Two or three decades ago cot deaths were sadly not uncommon in New Zealand.
When my sons were in hospital in Dunedin a lot of research was being done and protocols were established to protect babies.
That is now routine advice – put babies to sleep on their backs and don’t share beds with them.
But not everyone gets the advice, or heeds it. I’ve noticed several stories in recent months of babies dying when sharing beds.
All are tragedies and this is more than tragic:
An East Coast couple, 31-year-old Sybil Harrison and Elray Marsh, were sentenced to intensive supervision in the Gisborne District Court yesterday. They admitted they put 10-week-old Elray Jr in bed with Ms Harrison after she’d been drinking heavily in 2011.
The death followed an incident with the couple’s baby daughter just a year earlier, who died in similar circumstances. . .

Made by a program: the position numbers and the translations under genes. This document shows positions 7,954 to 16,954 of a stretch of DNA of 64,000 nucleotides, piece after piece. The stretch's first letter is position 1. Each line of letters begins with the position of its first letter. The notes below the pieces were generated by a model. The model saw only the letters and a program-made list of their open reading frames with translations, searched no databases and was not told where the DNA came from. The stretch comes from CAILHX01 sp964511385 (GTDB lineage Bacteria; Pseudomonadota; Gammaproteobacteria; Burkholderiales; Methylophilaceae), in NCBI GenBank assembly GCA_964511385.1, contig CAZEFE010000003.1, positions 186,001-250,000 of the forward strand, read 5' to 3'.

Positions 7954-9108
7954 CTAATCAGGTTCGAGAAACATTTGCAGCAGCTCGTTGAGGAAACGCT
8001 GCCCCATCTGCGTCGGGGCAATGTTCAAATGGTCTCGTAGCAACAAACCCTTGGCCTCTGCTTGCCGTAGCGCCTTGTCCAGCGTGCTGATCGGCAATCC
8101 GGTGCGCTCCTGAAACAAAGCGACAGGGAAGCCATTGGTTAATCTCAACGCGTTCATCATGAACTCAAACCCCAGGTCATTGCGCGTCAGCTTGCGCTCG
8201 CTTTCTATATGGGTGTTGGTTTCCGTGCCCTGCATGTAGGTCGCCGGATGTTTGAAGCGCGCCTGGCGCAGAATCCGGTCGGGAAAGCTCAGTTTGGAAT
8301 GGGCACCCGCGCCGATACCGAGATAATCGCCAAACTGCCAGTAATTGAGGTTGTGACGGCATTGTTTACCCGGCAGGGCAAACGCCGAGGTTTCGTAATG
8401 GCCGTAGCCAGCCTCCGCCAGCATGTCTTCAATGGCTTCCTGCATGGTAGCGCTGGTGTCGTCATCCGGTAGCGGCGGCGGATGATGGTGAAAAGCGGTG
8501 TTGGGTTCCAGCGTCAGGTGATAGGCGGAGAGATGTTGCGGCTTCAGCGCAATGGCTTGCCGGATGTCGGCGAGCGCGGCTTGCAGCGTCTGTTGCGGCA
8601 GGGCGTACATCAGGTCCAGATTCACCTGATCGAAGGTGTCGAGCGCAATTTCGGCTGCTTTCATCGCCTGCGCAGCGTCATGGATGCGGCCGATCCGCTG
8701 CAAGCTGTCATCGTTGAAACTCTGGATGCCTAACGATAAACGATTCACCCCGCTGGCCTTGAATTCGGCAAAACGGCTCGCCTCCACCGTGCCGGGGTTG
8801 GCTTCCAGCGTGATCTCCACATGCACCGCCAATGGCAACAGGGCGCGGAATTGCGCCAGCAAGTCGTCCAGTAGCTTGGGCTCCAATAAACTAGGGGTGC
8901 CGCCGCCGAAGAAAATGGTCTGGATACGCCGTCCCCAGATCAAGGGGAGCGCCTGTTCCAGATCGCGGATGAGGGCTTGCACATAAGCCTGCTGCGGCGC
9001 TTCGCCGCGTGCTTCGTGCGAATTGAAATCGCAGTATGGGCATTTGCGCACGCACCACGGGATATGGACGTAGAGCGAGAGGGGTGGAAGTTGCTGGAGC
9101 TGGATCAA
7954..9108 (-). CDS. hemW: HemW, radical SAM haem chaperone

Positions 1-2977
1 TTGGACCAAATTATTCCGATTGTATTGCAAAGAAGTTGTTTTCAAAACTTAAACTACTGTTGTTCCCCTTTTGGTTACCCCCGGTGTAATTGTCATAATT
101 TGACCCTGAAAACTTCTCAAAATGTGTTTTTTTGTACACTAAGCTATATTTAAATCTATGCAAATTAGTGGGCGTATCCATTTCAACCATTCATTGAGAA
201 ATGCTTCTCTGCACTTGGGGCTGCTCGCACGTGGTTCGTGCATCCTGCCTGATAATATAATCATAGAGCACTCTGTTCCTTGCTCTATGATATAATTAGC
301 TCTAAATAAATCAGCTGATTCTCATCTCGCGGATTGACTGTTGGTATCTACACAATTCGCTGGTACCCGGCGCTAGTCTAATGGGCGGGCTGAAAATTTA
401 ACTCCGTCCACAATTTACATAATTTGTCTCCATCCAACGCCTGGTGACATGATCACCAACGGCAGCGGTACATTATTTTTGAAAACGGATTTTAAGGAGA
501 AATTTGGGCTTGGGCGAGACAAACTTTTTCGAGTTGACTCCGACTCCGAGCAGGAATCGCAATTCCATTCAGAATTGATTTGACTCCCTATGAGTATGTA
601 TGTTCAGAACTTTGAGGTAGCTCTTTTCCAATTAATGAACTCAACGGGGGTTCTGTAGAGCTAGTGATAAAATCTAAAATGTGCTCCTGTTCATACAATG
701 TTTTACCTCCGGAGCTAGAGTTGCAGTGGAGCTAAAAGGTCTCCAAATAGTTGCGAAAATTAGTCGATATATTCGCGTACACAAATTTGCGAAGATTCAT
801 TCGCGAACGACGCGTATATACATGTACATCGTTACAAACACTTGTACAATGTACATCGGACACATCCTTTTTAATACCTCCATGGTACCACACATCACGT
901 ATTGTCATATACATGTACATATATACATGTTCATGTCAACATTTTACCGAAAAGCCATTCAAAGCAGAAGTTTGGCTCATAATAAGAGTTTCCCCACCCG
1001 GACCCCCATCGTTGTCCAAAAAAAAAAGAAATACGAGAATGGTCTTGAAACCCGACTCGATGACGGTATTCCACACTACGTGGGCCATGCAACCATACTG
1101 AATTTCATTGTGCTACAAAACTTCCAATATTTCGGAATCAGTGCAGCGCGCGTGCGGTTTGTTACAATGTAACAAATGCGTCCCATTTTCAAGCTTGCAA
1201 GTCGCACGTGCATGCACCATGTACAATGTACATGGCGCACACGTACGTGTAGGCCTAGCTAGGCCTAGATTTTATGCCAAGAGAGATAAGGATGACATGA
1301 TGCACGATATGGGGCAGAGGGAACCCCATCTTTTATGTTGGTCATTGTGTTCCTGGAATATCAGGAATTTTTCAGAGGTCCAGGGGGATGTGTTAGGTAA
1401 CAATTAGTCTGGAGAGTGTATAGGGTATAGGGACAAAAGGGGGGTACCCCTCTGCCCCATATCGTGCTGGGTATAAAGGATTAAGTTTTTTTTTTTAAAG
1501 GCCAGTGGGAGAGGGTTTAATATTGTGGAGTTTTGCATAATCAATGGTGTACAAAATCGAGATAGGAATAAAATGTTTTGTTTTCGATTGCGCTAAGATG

The death of one child from a preventable cause is a tragic mistake.
The second is tragic and there is no suggestion it was deliberate, but how could anyone not learn from the first tragedy?
Apropos of this case is a report which says 50 infants have died from suffocation:
The Child and Youth Mortality Review Committee says it’s becoming clear a considerable proportion of deaths that might previously have been attributed to sudden unexpected death in infants (SUDI) have occurred because of unsafe sleeping situations.
The research found that of 79 cases of unintentional suffocation between 2002 and 2009, 50 involved infants who died where they were sleeping.
The overwhelming majority – 96% – of the deaths were of children under one and they were often caused by what the report calls overlay by another person. . .
These were preventable deaths.